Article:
Hong Kong leader Carrie Lam announced an emergency law to ban face masks during a news conference on Friday (Oct 4), in a dramatic move intended to quell escalating violence in the city. The anti-mask law takes effect one minute after midnight at 00.01 or Saturday (Oct 5), under an emergency law that allow authorities to “make any regulations whatsoever” in the public interest.
“We believe that the law will create a deterrent effect against masked violent protesters and rioters, and will assist the police in its law enforcement,” Mrs. Lam said.
Various sectors across society are hoping that the city can regain calm, she adds, saying the government’s job is to help police.
Lam stated that in the last four months, there were almost 400 protests with 1,100 injuries reported, of which nearly 300 were police officers.
Lam says the goal of the law is to stop violence and restore order and to rein in the increasingly violent civil unrest gripping the city. The law is aimed at those who resort to violence and cover their faces to do so, but there are exemptions for people who genuinely need to be masked, she adds.
“We can’t allow the escalation of violence and have been exploring possible laws to curb violence. The most serious “escalation of violence” took place between September 29 and October 1 when hundreds were arrested and thousands of Molotov cocktails were thrown at police officers with one rioter subdued by lethal force, now recovering in hospital.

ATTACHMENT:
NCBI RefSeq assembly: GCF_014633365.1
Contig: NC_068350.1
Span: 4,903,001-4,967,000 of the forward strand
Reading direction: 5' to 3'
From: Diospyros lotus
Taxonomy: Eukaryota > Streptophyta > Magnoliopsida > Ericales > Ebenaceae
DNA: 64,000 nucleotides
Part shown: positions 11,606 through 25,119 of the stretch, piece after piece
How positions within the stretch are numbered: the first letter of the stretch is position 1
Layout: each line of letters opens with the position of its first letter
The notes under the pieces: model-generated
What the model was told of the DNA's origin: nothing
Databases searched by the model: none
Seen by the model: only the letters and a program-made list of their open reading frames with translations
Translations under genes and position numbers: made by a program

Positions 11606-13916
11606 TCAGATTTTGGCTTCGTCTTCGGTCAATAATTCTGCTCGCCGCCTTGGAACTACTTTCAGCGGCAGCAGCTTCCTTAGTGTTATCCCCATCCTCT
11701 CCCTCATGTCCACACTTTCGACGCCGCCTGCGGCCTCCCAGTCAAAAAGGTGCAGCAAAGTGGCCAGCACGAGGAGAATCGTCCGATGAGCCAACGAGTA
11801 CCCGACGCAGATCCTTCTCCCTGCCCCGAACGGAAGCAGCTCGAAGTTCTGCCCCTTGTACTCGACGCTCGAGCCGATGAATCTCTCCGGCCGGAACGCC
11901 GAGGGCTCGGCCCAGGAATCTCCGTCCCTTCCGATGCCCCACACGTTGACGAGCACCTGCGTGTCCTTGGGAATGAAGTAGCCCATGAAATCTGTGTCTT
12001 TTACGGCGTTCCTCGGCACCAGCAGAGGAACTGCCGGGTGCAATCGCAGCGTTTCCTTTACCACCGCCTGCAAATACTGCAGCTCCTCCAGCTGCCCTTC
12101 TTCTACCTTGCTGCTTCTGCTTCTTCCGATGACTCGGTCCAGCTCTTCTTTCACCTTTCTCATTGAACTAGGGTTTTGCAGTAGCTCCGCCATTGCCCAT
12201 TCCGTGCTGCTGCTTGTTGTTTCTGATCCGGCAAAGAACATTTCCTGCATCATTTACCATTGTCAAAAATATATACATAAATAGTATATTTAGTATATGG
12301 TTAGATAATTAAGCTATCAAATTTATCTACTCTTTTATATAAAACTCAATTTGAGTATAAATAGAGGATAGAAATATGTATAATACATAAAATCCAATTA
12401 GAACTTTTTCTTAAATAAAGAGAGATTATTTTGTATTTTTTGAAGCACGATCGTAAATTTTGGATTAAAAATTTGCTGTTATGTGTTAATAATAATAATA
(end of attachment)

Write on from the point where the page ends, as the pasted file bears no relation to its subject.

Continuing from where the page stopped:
Other reasons for the introduction of the new law include the increase in student arrests. Saving the children from violence is the law’s main concern, adds Lam.
Hong Kong Police Get More Power
Protests spread to various districts and grew from arson on the streets and outside metro stations to inside waiting areas, seeing public buildings destroyed, and shops ransacked.
Conflicts have also escalated from shouting matches, to fistfights and scuffles, with attacks on police becoming more violent. Lam says nearly all protesters at illegal assemblies wear masks to evade legal consequences. “We hope the law can create a deterrent effect,” she says.
Police are empowered to remove facial coverings to verify identity. In a public place police will have right to remove the person’s facial covering with non-compliance to be considered an offence.
‘Hong Kong not in a state of emergency’
“The decision is not an easy one, but necessary. I want to stress that the law doesn’t mean Hong Kong is in a state of emergency.”
“Protests have become more frequent, rioters have staged organised damage, while residents and companies in Hong Kong are worried, and people are asking if Hong Kong can restore order,” she says.
Restrictions will not undermine the essence of the SAR’s long-enshrined and cherished freedom of speech.
The law and its maintenance are essential across society, and the right of all its members. Having a functioning society means that the executive must be empowered to enforce the law, protecting all citizens, businesses and institutions alike. Foreigners too must be afforded protection by the law of Hong Kong, in particular those who have invested in its economy and society, and should not fear wanton destruction of their livelihood. In so doing, Hong Kong remains competitive and prosperous.